The recent debate, and my background in qualitative social and market research, has made me question the basics of social mobility. However it is defined, why would social mobility be desirable for everyone? In my view, the concept and desirability of social mobility is very much rooted in the particular world view and social norms of the professional middle classes.
I have been involved in many market and social research projects, and time and time again I observe that there are many people who earn a living and indeed enjoy their lives who live and work close to home, who operate in the hidden economy, earning money and providing for themselves and their families. They do not share the notions of the legitimacy and morality of certain types of taxation and other forms of economic inclusion. They see no reason to change and the incentives are often perverse. Why would they as they feel excluded from notions of success as represented in the media?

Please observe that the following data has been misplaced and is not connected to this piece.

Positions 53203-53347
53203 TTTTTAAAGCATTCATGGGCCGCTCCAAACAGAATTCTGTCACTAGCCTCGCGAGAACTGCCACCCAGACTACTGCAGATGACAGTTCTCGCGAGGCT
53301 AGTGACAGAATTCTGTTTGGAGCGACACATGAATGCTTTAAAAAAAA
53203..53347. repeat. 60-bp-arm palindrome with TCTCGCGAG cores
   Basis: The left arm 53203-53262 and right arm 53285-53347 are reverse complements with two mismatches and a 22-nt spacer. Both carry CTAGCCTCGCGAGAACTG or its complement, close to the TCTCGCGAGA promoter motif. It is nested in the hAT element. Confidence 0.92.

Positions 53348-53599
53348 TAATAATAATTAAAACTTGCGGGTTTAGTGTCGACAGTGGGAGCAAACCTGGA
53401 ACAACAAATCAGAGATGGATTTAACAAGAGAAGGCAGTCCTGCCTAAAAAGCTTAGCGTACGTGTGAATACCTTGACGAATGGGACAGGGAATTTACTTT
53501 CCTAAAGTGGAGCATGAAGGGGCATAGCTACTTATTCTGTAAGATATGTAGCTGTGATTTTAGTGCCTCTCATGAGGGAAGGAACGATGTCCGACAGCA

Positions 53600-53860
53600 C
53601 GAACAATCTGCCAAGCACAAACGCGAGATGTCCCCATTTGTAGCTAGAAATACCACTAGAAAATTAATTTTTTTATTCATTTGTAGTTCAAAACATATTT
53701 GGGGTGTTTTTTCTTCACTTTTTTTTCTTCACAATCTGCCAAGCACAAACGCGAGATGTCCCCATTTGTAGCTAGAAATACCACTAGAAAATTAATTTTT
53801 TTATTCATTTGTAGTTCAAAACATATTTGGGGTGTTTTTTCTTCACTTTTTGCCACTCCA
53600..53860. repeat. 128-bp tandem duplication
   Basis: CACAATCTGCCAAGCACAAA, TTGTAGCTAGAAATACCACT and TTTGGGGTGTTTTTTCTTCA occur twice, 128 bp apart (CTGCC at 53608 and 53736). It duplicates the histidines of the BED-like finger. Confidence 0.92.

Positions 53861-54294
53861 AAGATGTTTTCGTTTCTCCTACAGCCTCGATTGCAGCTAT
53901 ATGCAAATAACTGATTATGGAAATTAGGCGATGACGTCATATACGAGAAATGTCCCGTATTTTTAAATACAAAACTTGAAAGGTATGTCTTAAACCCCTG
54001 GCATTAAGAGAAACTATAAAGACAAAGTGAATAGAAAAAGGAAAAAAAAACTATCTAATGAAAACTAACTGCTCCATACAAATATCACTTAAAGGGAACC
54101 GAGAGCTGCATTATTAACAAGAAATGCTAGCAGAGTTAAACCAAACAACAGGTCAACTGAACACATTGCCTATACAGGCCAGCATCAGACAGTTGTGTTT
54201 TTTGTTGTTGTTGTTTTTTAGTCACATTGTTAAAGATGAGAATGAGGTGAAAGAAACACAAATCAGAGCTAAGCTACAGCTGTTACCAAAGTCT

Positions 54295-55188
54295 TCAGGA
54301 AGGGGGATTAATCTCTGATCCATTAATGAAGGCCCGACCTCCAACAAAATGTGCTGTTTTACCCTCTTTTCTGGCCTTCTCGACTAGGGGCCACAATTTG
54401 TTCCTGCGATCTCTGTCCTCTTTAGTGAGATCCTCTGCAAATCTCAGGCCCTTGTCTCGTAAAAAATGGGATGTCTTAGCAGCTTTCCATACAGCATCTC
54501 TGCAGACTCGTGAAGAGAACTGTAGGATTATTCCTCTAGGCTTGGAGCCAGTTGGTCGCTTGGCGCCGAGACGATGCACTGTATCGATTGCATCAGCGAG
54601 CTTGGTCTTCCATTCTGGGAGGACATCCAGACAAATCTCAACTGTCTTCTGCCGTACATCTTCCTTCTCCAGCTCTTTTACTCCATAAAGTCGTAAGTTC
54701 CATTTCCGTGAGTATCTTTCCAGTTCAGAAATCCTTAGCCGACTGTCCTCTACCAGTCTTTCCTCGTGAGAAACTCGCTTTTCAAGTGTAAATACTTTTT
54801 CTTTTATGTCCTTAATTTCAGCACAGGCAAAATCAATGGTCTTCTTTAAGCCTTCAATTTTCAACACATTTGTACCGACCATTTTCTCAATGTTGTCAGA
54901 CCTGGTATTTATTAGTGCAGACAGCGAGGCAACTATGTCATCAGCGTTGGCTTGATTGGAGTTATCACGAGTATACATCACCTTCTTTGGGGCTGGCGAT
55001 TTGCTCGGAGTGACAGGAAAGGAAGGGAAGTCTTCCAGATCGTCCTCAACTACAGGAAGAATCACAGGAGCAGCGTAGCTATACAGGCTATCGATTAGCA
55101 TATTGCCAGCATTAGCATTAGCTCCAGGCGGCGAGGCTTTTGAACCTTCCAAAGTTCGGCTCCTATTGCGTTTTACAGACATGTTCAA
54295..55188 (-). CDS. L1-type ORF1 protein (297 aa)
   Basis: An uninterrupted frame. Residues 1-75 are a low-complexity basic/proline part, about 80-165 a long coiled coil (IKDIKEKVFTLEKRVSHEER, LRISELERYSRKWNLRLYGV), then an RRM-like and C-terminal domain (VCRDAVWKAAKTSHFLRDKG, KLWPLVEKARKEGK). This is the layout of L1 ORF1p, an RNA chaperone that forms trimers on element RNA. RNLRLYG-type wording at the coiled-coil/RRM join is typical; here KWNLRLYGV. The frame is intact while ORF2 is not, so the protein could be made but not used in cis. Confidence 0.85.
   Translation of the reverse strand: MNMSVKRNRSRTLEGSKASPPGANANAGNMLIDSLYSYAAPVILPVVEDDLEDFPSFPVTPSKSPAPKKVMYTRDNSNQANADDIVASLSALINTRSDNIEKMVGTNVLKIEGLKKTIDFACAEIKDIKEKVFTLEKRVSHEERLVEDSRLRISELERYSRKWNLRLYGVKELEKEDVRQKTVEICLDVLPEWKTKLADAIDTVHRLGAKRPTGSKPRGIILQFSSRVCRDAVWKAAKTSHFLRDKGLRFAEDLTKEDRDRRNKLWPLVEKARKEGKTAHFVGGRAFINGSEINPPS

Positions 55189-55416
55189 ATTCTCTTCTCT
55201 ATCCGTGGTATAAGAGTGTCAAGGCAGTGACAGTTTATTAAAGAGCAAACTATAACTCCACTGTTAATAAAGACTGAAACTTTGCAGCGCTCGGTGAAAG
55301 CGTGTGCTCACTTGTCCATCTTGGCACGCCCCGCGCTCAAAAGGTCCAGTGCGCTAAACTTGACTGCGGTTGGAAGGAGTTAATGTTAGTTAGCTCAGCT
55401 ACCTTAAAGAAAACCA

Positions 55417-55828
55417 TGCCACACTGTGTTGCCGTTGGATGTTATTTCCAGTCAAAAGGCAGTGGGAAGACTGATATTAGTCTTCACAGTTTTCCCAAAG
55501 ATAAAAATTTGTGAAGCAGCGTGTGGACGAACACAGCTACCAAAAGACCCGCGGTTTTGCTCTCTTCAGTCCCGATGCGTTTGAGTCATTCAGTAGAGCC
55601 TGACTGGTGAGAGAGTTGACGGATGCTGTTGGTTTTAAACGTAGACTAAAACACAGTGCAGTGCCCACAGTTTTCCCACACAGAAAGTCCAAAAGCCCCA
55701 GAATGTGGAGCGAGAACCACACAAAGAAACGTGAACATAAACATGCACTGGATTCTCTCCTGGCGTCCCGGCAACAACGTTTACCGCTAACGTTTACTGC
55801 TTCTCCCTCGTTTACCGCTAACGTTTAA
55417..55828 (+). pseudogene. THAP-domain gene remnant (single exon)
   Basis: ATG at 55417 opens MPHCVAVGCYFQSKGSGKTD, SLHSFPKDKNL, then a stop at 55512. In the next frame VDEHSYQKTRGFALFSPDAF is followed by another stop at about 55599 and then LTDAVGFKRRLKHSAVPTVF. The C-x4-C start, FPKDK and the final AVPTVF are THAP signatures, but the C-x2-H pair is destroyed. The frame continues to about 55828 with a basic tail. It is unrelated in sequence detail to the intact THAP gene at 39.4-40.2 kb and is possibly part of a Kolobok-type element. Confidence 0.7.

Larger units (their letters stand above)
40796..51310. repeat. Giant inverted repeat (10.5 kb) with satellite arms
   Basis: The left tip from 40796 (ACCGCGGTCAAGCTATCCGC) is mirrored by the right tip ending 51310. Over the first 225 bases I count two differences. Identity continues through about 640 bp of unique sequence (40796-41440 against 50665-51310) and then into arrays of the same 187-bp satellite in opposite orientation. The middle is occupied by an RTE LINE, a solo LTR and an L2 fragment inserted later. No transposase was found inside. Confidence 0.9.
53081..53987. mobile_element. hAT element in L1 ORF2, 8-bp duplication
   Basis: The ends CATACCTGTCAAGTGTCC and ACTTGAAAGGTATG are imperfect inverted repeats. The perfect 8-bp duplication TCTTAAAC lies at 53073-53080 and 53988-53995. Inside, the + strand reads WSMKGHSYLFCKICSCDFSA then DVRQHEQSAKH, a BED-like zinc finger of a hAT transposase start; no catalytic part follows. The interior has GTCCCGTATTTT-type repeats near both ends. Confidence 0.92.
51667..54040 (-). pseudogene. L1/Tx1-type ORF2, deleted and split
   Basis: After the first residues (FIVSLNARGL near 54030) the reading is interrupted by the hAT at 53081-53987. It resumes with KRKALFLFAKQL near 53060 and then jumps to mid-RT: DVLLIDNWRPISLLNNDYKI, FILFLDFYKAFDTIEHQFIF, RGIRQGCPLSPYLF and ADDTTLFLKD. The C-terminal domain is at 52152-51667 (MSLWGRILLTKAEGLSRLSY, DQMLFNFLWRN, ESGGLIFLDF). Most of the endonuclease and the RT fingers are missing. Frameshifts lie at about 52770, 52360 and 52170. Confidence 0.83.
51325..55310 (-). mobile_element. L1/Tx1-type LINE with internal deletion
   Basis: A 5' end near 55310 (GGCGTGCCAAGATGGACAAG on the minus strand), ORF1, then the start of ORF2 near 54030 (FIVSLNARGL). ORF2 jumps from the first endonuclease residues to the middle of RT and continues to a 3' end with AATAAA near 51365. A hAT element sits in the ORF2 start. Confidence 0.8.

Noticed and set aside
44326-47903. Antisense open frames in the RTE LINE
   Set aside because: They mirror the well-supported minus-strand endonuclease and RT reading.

But, at the risk of romanticising the working class, some, not all, of these individuals in the invisible economy will benefit from living and working locally as they can take care of their extended families more easily, and actually form a vibrant part of the local community and economy. If these people do not want to change, and feel that the red tape and the costs of economic inclusion are detrimental to their lives, why would they?
I am frustrated that policy makers do not listen to the research they commission about people’s real lives. If you purport to want to understand people’s lives, then you should use the insight you gain, and question and remake your policies. Different kinds of incentives and pathways may be necessary for different types of people. What is right for, and the value systems of, a stockbroker, will not suit everyone.